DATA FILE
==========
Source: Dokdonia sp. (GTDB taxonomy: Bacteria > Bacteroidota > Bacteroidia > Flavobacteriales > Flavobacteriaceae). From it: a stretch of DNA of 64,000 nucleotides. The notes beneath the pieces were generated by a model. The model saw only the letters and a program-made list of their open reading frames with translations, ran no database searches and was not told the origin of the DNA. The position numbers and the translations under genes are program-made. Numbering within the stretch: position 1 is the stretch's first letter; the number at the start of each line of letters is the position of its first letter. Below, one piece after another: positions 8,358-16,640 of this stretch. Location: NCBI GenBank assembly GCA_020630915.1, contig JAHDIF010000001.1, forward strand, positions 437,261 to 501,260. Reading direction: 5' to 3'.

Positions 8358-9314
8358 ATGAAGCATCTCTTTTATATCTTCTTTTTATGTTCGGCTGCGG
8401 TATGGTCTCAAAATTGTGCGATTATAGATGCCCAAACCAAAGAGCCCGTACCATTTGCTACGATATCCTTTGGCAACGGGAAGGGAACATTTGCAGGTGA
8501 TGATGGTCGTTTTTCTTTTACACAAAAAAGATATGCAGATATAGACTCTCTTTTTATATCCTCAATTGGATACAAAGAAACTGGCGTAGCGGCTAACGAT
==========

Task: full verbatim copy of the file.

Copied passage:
Source: Dokdonia sp. (GTDB taxonomy: Bacteria > Bacteroidota > Bacteroidia > Flavobacteriales > Flavobacteriaceae). From it: a stretch of DNA of 64,000 nucleotides. The notes beneath the pieces were generated by a model. The model saw only the letters and a program-made list of their open reading frames with translations, ran no database searches and was not told the origin of the DNA. The position numbers and the translations under genes are program-made. Numbering within the stretch: position 1 is the stretch's first letter; the number at the start of each line of letters is the position of its first letter. Below, one piece after another: positions 8,358-16,640 of this stretch. Location: NCBI GenBank assembly GCA_020630915.1, contig JAHDIF010000001.1, forward strand, positions 437,261 to 501,260. Reading direction: 5' to 3'.

Positions 8358-9314
8358 ATGAAGCATCTCTTTTATATCTTCTTTTTATGTTCGGCTGCGG
8401 TATGGTCTCAAAATTGTGCGATTATAGATGCCCAAACCAAAGAGCCCGTACCATTTGCTACGATATCCTTTGGCAACGGGAAGGGAACATTTGCAGGTGA
8501 TGATGGTCGTTTTTCTTTTACACAAAAAAGATATGCAGATATAGACTCTCTTTTTATATCCTCAATTGGATACAAAGAAACTGGCGTAGCGGCTAACGAT